Hillary Clinton's rescue mission last weekend to breathe life into the moribund Israeli-Palestinian peace process was either a failure or a success, depending on who's telling the story.
The secretary of state made a quick stop in Abu Dhabi on Saturday to press Palestinian Authority President Mahmoud Abbas to drop his demands for a total settlement construction freeze and return to the peace table with Israel. He refused.
She then flew to Jerusalem, where she praised Prime Minister Binyamin Netanyahu's "unprecedented... restraint" in agreeing to a partial moratorium - but no freeze - on settlement building. That was the deal Abbas rejected hours earlier, sending his spokesman out to declare there is "no hope of negotiations on the horizon."
Although Netanyahu had just told Clinton he was "eager to advance" the peace process, he had reason to be pleased. The Obama administration had backed off - far off - its original demand for a freeze, even in east Jerusalem, and the Palestinians were being blame for blocking the relaunching of the peace process.
The other peace process is more important to Netanyahu: repairing frayed relations between himself and the Obama administration without risking his right-wing coalition. Both sides have been working very hard at it, as Clinton's effusive if undeserved praise demonstrated, and it has paid off.
THE PRIME minister's top priority is not the Palestinians but the Iranians and their nuclear ambitions, and that will top his agenda when he meets President Barack Obama at the White House next week.
Obama has made relaunching Mideast peace talks a major administration goal, and it will take more than Abbas's latest demands to make him walk away from it. Netanyahu will tell the president he is a willing partner for the Palestinians, but most of all he wants to convince Obama to intensify pressure on Iran.
Similarly, Obama wants to make sure Israel doesn't feel no one is taking the Iranian threat seriously so it will have to act unilaterally.
Netanyahu never had much enthusiasm for the Palestinian negotiations because key coalition partners would not support the kind of concessions essential to reaching an agreement on final status issues. But so far he hasn't had to confront that because the Palestinians are deeply and bitterly divided over who should rule Palestine and whether their goal is peace or the elimination of Israel.
Abbas's inflexibility on settlements may have less to do with Israel than with internal Palestinian politics. Facing elections next year, he feels he cannot afford to look weak on such a highly charged issue. After Obama called for a settlement freeze, Abbas climbed out on the same limb and made it a condition for returning to the peace talks. When Obama climbed back, Abbas was unwilling - or unable - to follow lest his political opponents accuse him of going soft on settlements.
The peace process is in deep trouble not just because neither the Palestinians nor the Israelis are ready, but also because the administration launched it the day after taking office without being fully prepared with staffing, policy and support at home and in the region. And it is paying the price.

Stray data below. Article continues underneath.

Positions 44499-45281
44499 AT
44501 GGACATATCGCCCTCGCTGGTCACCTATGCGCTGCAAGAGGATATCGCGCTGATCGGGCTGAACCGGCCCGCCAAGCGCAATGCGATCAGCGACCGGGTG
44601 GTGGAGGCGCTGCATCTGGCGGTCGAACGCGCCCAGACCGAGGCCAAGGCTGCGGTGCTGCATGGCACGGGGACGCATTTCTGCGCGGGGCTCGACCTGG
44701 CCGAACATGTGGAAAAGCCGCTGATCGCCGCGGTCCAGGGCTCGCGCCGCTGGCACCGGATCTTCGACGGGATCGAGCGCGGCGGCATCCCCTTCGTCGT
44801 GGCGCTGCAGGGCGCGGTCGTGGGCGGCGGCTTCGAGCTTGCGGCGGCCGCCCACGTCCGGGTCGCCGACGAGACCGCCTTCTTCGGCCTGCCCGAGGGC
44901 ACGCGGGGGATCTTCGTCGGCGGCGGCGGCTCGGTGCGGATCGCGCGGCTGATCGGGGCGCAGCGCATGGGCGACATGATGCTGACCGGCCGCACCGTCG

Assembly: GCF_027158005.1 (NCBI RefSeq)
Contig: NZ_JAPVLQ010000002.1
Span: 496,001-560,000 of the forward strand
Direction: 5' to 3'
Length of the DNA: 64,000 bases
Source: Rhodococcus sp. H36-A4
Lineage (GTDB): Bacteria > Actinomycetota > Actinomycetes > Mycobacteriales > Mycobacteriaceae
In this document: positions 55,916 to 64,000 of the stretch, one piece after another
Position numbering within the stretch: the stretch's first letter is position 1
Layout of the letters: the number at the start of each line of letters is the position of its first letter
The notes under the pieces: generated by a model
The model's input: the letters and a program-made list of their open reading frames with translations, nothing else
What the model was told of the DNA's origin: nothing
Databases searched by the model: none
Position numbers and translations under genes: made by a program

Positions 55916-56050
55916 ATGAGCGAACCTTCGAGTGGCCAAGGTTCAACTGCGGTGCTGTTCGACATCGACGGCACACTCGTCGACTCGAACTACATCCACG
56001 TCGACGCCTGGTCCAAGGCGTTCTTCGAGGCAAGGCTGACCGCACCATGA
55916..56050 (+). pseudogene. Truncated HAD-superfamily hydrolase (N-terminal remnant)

With the prospects for real progress fading, the Obama administration may be looking for a face-saving way to rescue its peace initiative: indirect talks, probably through US special envoy George Mitchell or some other intermediary. That may not appeal to Netanyahu, who has rejected a similar arrangement with the Syrians, insisting on face-to-face talks.
Clinton took her rescue mission Morocco to try to drum up support for the peace process among Arab foreign ministers meeting in Marrakech, but if the past is any indication she can expect a heavy dose of world class kvetching laden with demands for what the US should make Israel do, but little else.
However, Ynet reports Arab leaders are privately telling Abbas: Quit dithering and resume negotiations, because by holding out you strengthen Netanyahu's hand and weaken Obama's ability to press Israel for concessions.
Abbas can't afford to refuse to talk indefinitely or to keep raising new demands or even walk away; he has to go to the voters next year and be able to show that his path - negotiations - produces more benefits for Palestinians than Hamas's - violence. What's more, he can't afford to lose the US and international aid that keeps his government afloat.
Obama's national security adviser, Gen. James Jones, last week told the J Street lobby's conference that if the president could solve only one international problem, his recommendation would be Israeli-Palestinian peace, which he called the "epicenter" of US foreign policy.
The president made it a top priority on the day after he took office, and a big share of his stature is at stake in his commitment to relaunching the peace process. He won't want to go to Oslo (an ironic location in this case) on December 10 to accept his Nobel Peace Prize with nothing to show but failure on what was to be a defining issue for his administration.